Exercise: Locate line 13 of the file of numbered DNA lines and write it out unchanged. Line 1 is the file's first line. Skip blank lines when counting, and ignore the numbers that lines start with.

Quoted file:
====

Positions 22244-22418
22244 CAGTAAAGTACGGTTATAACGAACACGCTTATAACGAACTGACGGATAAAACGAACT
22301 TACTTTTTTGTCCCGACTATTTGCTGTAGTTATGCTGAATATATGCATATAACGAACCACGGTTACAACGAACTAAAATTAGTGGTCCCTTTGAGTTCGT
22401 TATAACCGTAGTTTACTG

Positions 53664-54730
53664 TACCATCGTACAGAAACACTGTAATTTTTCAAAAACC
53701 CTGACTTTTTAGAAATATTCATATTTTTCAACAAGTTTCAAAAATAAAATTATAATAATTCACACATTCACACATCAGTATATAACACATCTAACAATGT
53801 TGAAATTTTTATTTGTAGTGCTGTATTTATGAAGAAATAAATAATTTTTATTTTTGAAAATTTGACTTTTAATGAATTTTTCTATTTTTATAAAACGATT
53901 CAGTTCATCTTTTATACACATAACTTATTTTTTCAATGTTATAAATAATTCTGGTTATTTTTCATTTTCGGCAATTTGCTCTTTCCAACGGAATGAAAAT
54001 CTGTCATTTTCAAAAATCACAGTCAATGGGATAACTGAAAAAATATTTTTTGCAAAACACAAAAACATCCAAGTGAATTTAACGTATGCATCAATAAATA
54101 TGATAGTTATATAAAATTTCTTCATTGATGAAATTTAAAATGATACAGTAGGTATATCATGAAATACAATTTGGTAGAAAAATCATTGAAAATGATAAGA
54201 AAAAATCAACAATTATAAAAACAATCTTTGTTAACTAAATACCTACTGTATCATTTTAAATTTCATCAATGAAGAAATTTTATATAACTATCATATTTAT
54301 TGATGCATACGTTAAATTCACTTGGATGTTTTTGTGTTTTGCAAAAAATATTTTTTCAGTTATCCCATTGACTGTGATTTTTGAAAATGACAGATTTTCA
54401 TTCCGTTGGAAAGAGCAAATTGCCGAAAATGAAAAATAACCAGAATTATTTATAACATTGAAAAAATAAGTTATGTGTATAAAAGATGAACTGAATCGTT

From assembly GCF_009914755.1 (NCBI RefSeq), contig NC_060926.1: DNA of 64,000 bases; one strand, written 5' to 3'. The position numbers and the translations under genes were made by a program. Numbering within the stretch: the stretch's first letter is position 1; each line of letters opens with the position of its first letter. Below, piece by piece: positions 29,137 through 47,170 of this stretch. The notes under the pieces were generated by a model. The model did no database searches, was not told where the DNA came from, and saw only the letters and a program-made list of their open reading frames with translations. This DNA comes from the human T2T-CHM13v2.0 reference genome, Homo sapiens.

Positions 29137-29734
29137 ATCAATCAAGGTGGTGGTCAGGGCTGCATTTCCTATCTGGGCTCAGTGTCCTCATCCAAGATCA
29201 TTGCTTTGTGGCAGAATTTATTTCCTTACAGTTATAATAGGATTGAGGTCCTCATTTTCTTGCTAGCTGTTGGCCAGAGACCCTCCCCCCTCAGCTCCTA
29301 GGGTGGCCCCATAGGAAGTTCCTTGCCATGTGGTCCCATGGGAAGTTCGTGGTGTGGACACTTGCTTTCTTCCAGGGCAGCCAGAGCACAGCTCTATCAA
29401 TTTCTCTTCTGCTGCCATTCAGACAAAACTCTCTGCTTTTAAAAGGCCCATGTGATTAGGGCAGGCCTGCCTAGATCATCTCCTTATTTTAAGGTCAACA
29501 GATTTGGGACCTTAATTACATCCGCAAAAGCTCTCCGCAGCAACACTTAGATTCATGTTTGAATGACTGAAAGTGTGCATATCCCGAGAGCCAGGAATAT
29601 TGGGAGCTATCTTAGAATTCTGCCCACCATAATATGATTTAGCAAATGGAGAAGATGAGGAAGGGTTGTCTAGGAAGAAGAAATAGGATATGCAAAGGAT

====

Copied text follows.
54301 TGATGCATACGTTAAATTCACTTGGATGTTTTTGTGTTTTGCAAAAAATATTTTTTCAGTTATCCCATTGACTGTGATTTTTGAAAATGACAGATTTTCA